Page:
MOSCOW (Reuters) - The Kremlin may have spent years reviling America, but Russians hoping Donald Trump will usher in a new era of detente marked his inauguration on Friday with parties and trinkets from commemorative coins to “matryoshka” nesting dolls in his image.
Washington was turned into a virtual fortress with an estimated 900,000 people — backers and protesters — descending on the capital. In London, anti-Trump activists draped a banner reading “Build Bridges Not Walls” from Tower Bridge. Protests were planned across western Europe on Friday and Saturday.
But according to Gennady Gudkov, a Putin critic and former lawmaker, Russia is in the grip of “Trumpomania”, with state media giving the President-elect blanket air time at the expense of more mundane and sometimes depressing domestic news stories.
That, he said, was in part because the U.S. election, unlike elections in Russia, had been unpredictable. The Kremlin is hoping Trump will ease sanctions imposed over the annexation of Crimea, team up with Russia against Islamic State, and cut back NATO military activity near Russian borders.
Craftsmen in the city of Zlatoust, east of Moscow, have released a limited series of silver and gold commemorative coins, engraved with “In Trump We Trust” - an allusion to the phrase on U.S. banknotes “In God We Trust”.
Sellers of traditional matryoshka nesting dolls have added Trump dolls to their popular line-up of items carved in the likeness of President Vladimir Putin, Bolshevik revolutionary Vladimir Lenin, ex-President Mikhail Gorbachev and Josef Stalin.
And a shop selling Russian military kit located opposite the U.S. embassy in Moscow has unveiled a cheeky promotional campaign offering embassy employees and U.S. citizens a 10 percent discount on its wares to celebrate Trump’s inauguration.
Some of Trump’s opponents believe the Kremlin helped him win the White House by staging a hacking campaign to hoover up embarrassing information about Hillary Clinton, his rival. The Kremlin denies that, but few here make any secret of the fact that they are pleased that Trump and not Clinton triumphed.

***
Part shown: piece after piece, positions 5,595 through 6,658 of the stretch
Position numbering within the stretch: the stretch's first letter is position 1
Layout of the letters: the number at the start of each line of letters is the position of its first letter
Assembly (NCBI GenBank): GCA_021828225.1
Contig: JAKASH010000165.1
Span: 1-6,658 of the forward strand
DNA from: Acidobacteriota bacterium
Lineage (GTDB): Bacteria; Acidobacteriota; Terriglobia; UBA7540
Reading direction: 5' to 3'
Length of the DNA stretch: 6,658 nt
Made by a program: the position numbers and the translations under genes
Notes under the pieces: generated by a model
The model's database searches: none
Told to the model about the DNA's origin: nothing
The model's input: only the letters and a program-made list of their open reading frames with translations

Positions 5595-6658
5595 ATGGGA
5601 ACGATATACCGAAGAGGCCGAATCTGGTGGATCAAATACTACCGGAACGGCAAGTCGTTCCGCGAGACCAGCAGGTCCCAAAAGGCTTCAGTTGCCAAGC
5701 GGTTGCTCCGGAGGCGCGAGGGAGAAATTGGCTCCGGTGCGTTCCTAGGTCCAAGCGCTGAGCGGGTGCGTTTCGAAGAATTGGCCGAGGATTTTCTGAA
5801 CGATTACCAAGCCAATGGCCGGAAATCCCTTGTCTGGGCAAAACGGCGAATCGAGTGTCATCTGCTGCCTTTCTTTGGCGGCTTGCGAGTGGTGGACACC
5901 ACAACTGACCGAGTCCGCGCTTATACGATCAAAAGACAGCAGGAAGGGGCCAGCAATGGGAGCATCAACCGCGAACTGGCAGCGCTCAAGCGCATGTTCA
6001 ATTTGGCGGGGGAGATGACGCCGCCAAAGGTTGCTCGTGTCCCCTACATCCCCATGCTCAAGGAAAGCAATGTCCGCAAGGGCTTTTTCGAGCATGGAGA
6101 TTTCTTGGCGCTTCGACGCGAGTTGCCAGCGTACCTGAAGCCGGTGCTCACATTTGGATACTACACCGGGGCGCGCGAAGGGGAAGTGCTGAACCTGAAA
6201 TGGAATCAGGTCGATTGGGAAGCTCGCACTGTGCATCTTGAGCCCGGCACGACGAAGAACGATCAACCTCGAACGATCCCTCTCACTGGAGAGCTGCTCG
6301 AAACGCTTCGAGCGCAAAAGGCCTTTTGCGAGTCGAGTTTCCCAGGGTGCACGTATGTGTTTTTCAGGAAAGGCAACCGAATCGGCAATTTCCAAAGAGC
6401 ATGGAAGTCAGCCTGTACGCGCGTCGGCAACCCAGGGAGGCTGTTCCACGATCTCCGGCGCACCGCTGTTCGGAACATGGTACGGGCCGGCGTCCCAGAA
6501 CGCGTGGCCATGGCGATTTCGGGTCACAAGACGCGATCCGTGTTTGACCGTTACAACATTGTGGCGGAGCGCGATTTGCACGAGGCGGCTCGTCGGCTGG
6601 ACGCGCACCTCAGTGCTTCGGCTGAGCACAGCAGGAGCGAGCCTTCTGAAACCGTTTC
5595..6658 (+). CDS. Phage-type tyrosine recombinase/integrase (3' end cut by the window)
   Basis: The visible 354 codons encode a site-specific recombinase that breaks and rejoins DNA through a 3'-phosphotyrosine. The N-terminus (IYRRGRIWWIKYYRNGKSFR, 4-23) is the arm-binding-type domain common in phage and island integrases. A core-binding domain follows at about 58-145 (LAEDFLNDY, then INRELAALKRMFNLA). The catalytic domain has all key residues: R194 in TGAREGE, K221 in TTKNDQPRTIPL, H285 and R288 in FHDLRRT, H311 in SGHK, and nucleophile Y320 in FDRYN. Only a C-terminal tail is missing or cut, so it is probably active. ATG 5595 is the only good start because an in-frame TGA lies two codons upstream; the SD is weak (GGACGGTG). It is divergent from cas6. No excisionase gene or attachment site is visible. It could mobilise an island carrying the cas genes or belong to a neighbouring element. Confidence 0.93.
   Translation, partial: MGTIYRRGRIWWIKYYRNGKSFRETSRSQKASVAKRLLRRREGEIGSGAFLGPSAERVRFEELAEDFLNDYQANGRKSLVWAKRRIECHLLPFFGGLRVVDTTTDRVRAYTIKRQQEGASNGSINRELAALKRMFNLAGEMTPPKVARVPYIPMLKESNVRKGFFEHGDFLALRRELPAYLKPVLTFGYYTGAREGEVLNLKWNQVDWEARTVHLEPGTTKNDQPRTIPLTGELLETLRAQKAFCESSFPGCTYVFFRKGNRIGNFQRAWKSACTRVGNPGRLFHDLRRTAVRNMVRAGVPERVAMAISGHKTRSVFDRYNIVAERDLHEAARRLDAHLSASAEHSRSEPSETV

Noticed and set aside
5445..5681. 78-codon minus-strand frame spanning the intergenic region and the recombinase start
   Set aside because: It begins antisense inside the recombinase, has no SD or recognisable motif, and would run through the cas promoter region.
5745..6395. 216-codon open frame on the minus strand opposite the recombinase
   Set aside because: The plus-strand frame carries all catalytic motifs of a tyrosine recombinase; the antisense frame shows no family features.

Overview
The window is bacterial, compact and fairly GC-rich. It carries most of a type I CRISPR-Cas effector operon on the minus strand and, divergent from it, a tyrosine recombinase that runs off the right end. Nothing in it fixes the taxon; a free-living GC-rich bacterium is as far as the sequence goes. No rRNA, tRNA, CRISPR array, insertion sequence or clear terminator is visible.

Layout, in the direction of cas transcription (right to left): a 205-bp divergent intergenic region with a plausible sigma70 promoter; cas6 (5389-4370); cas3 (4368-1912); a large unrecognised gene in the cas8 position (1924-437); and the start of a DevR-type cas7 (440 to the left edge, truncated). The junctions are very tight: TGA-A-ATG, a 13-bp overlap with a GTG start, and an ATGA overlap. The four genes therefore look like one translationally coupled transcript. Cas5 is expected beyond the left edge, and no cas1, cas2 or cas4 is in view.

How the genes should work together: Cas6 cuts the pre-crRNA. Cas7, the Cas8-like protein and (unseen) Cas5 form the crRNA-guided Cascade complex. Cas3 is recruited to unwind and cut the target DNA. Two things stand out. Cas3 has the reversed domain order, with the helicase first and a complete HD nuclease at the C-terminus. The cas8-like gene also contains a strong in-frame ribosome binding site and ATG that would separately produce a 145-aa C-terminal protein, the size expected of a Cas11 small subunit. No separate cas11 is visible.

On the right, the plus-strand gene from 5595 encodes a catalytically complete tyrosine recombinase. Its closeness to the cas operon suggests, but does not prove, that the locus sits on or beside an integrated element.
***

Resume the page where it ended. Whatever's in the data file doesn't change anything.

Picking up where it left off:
Relations between Putin and Barack Obama had soured badly.
“Trump’s election has generated enormous enthusiasm in Russia because his warm words about Russia and Putin have given us hope that the USA and the West will stop their attack on Russia,” Sergei Markov, a former pro-Putin lawmaker, said on social media.
“We don’t know for sure if there will be an improvement (in relations) or not. But we Russians are optimists ... so we are hoping for the best, while preparing for the worst.”
For Russian nationalists, Trump’s inauguration is an excuse to mix fun with self-promotion.
They are holding an all-night party at what used to be the main Soviet-era post office in Moscow where they will showcase their favorite prop, a triptych of Putin, Trump and French Front National leader Marine Le Pen.
Konstantin Rykov, a former pro-Putin lawmaker and one of the event’s promoters, said on social media it was right to celebrate the first phase of the “New World Order.”
“Washington will be ours,” he quipped.
Additional reporting by Dustin Volz; Editing by Ralph Boulton